Two Adult Tigers Tagged in the Ussuri Nature Reserve

Two Adult Tigers Tagged in the Ussuri Nature Reserve

17 June 2010

The most recent phase of the comprehensive field research under the programme to study the Amur tiger in Russia's Far East (the Amur Tiger Programme) took place from April 23 until June 9, 2010. The research first began in 2008 on the territory of the Ussuri Nature Reserve and was managed by the Far Eastern Department at the Russian Academy of Sciences.


This past spring, scientists with the Institute of Ecology and Evolution at the Russian Academy of Sciences set up two working groups: one to conduct research on the territory of the reserve and the other near the border with China. Due to harsh weather conditions (the snowy winter and the long cold spring), the researchers had less time to capture animals. Nevertheless, they managed to capture and tag two male tigers: one, named Professor, weighed 204 kilogrammes and the other, Lyuk, weighed 150 kilogrammes. The researchers were really lucky to accomplish this because one of the smartest tigers avoided all the traps last year and so earned the name Professor.


The operation to capture tigers did not proceed smoothly. Professor was captured in the Komarovsky forest of the Ussuri Reserve on May 2, 2010. The tiger got caught in the loop at about 7a.m., and the scientists arrived 90 minutes later to immobilise the animal from the jeep. They took a shot with the air gun, sending syringes to inject the tiger with an anaesthetic (a mixture of Zoletil and Domitor).


Hit by a syringe, the tiger darted for the jeep intending to attack it and the people inside. As it attempted to leap, the steel anchor rope which was six millimetres in diameter broke and the tiger with a loop still around its front left paw escaped from the trap. A mere three or four metres from the jeep, it turned off the path and, dragging the loop on its paw, ran away from the jeep towards the forest, causing no damage to anybody. It was obviously due to the fact that the falschfeuer was lit in time and the 32-metre distance at which the shot was taken to inject the anaesthetic into the animal.


The shots fired into the air to scare away the tiger came somewhat late - this occurred after the tiger had already started running towards the forest (see video). After waiting 10 minutes, the group of seven set out for the forest, following in the tiger's tracks.


After a 30-minute search, the researchers found the tiger, Professor, fast asleep 270 metres from the road. First, they removed the loop from the tiger's paw and then fastened a GPS-ARGOS collar around its neck, weighed the tiger, took blood, hair, feces and sperm samples for laboratory analyses (Photo 1). Specially installed photo-traps showed that Professor woke up two hours after the immobilisation and roamed in the Komarovka River valley for the next three days (Photo 2); the tiger was later spotted southwest of the reserve.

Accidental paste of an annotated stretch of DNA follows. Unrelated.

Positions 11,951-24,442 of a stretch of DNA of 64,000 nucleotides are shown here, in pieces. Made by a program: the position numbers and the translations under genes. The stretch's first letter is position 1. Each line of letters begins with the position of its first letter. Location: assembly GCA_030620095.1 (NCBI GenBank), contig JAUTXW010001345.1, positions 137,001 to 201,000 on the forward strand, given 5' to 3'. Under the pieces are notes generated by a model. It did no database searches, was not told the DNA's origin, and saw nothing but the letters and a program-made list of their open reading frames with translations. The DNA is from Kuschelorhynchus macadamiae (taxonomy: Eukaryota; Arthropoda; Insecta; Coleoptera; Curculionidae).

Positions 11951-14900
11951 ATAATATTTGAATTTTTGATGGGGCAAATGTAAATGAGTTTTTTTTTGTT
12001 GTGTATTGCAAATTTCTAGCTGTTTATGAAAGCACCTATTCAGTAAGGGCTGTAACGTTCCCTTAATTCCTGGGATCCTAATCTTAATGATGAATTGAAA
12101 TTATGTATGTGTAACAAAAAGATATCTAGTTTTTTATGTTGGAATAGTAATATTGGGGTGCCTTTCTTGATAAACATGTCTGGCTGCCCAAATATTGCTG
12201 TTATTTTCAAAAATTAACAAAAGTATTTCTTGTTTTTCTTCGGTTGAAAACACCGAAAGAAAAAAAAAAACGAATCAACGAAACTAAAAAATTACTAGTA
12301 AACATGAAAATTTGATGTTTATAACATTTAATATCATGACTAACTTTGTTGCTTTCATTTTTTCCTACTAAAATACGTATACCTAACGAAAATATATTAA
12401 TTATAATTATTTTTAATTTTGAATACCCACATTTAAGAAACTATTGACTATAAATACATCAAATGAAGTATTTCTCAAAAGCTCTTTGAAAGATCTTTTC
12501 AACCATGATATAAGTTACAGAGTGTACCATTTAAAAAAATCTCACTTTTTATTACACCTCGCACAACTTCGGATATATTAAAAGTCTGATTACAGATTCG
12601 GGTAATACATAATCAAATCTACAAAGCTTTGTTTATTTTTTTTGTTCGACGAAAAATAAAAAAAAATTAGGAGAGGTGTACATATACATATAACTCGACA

The results of the genetic studies showed that Professor was the mate of the tigress Serga and the father of three cubs born in 2008. Their first son Boxer was tagged in September last year. The young tiger Lyuk, who was tagged last spring, is presumably their second son. The researchers ended up in this unique situation of being able to keep track of a whole family of tigers.


Observation of the tigers' travels using the satellite-tracked tags attached to the animals show that the home range of male tigers is much larger than it was previously believed. This means that the tigers roam far from guarded territory, exposing themselves to danger; local authorities need to take additional measures to ensure the tigers' safety.


Another important result of the expedition's work is a database that helps identify the tigers by using photographs from the photo-traps of the individual pattern of the tiger's coat.


All in all, five adult male tigers and two female tigers have been tracked on the territory of the Ussuri Reserve. This number includes three tigers (two males and one female) that were not previously identified. Zoologists suggest that these tigers wandered into the reserve last winter or spring. Also, data needed for the photographic identification of the hoofed animals has been collected, enabling researches to gain a better understanding of the tigers' feeding patterns and the availability and distribution of the main prey species.


The expedition will resume its work in September and October 2010.